Frankie Stew & Harvey Gunn // Live Review & Photoset

3rd April | Exchange

Photos: Lee Ramsey

After a sold-out show in London’s Village Underground, one of Brighton’s most eminent hip-hop collectives, Frankie Stew and Harvey Gunn, arrived at Exchange with what I anticipated to be an exhibition of their new silky and poignant EP, The Lakes’ Instead, what we were gifted was a display of versatility: performers delving into their musical catalogue and showcasing an alternative, more buoyant side to the conventional.

Frankie Stew and Harvey Gunn’s UK tour marked the release of The Lakes – a personification of the pair’s inimitable music production. Stew’s usage of Sprechgesang with recitals of life occurrences fits perfectly with Gunn’s sultry beat-making. Stew introduced its lead single, ‘Black Water’. The synth-laden beat created a delicate air within the room. Stew pensively paced across the stage, delivering a heartfelt confession to a non-physical other half.

A facet of the duo’s arsenal is Gunn’s sample repertoire and how it displays his meticulous ear through an expansive knowledge of different genres. The Morning EP of 2014 exemplifies this in a surprising but welcoming manner. ‘Sometimes’, making use of Joanna Newsom’s moody ballad, ‘In California’ induced tandem swaying from the crowd with Newsom’s voice almost akin to a lullaby.

The duo stayed true to their melancholic roots. Stew describing aspirations for the archetypal familial life whilst reminiscing over times of his youth: from not seeing eye-to-eye with teachers to leisurely days spent with his brother. Stew’s sincerity was heart-warming.

They upped the ante moments later with another track from The Morning. The energy of the crowd jumping in unison was refreshing to see and their word-for-word singing of ‘Put It On Me’ even better. Gunn again demonstrated his depth in crate-digging here, sampling progressive rock band Genesis’ ‘Dancing in The Moonlit Knight’. The crowd by this point had reached optimum energy levels, embracing the catalogue of songs normally delivered in an unhurried and chilled manner. However, this evening saw a side to the duo I hadn’t seen. The punchy, energetic lyrical delivery was a well-received breath of fresh air.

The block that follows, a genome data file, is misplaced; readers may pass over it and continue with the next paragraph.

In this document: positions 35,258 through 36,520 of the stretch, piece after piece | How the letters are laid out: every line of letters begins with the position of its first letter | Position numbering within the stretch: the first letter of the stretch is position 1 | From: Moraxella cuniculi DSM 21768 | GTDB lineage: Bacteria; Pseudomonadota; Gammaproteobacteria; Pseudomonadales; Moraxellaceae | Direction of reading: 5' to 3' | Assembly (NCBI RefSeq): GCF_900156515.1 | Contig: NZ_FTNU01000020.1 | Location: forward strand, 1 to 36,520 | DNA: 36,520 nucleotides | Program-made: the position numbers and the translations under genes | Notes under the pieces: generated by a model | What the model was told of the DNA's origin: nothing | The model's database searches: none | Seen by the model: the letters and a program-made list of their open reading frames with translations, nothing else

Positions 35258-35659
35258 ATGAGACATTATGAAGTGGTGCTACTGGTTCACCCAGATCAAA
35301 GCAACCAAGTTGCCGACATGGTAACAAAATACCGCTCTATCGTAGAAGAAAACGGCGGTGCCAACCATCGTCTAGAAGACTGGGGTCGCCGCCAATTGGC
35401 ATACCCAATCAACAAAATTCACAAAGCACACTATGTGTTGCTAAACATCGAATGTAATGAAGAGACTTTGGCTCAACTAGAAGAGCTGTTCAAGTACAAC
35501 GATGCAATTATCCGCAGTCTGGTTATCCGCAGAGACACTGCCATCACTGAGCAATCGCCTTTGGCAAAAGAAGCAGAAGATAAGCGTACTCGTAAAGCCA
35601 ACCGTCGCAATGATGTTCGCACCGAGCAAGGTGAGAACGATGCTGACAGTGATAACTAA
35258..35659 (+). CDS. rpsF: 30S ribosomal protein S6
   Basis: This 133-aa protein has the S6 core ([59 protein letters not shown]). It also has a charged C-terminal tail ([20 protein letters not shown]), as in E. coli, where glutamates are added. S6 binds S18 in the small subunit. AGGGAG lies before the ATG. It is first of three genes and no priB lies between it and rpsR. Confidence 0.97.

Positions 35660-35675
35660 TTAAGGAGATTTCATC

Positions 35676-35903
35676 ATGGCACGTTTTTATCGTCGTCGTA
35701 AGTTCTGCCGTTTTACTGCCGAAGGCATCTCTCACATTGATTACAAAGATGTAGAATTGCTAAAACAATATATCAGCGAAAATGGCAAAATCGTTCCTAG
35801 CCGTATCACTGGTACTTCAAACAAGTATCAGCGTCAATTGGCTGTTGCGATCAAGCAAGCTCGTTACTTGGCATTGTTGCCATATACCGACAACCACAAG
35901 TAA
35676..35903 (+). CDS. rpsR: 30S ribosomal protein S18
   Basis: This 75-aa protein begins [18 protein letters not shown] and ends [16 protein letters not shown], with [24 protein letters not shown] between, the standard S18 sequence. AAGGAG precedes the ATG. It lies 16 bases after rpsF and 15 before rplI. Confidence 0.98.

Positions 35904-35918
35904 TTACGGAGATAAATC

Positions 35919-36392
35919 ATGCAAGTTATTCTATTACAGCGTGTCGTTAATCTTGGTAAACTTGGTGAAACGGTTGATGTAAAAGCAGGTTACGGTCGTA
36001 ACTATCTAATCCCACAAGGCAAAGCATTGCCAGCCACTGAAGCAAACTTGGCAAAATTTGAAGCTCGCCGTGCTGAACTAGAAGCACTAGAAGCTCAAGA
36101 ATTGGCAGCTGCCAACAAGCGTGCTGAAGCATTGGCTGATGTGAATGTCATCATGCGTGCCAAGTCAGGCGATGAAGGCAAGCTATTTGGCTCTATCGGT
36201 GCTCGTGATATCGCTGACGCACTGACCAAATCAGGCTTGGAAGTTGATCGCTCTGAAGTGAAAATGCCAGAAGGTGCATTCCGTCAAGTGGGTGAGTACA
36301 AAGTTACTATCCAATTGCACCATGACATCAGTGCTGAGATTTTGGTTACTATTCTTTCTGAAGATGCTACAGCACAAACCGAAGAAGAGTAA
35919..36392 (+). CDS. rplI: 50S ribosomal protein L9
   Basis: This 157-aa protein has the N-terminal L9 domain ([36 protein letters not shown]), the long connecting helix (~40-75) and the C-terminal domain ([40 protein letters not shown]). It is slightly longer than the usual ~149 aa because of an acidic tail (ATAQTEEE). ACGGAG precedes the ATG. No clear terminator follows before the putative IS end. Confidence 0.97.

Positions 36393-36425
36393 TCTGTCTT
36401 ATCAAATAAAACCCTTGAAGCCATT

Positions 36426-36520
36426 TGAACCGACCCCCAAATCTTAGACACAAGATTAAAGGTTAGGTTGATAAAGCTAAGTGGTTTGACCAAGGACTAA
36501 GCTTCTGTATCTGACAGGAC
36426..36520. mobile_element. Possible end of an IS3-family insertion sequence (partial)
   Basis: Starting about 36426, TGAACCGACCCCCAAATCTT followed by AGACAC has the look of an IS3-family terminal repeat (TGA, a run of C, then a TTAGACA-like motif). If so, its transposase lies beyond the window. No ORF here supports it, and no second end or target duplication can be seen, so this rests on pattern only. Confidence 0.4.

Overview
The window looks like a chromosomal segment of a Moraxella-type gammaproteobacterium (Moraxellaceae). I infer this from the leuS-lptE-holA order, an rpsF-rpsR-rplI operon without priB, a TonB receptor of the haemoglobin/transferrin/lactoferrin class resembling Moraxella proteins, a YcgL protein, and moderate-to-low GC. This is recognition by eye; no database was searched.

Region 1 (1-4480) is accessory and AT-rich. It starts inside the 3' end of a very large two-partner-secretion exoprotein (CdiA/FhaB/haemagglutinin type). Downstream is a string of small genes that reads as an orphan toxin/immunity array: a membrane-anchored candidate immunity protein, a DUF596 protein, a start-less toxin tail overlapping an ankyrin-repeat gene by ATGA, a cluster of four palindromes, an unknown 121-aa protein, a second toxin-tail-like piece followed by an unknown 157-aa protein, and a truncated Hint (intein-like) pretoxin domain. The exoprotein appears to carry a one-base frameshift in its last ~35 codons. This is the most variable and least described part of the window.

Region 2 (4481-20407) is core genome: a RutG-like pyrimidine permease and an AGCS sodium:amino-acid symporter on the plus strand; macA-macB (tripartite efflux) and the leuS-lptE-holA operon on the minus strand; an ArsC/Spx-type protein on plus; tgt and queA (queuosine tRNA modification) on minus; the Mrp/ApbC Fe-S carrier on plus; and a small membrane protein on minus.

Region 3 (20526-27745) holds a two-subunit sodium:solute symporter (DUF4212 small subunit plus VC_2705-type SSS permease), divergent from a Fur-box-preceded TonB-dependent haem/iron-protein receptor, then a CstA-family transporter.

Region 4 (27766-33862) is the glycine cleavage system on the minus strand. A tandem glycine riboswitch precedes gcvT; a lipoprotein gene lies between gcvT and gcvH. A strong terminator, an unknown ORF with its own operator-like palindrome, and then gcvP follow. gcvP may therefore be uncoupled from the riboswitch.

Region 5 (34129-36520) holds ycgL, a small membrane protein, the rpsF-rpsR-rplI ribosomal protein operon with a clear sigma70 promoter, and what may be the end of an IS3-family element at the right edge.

Throughout their tour, the duo has been supported by rising poet and rapper, Manik MC. The animated recitalist made waves in 2018 with his Midnight Express EP and has continued to go from strength to strength, recently collaborating with Foot Locker in creating a promo video to launch their new Space Collection. In the video, the MC performs a snippet from his single, ‘Ends Life’ – an honest reflection of the daily episodes growing up in North London. We had the fortune of witnessing this in person.

Coupled with the diverse production of Kunfucius, Manik’s delivery was punchy and astute. He ended with an acapella spoken-word piece, which highlighted the regular individual’s struggle, ranging from disenchantment with the government’s functionality to the futile attempt in trying to make headway in life, only to be scorned by society’s rigidity. Poised and scrupulous, the future is looking undeniably promising for the multi-faceted Manik MC.

Undoubtedly, the talent showcased at Exchange was delivered with humility and candour. Such interactions with the crowd were ever-present ’til the end of the show where Stew catapulted himself into the gleeful crowd as we carried him across, thankful for the display we had been graced with.

See the video for ‘Love One Another’ here: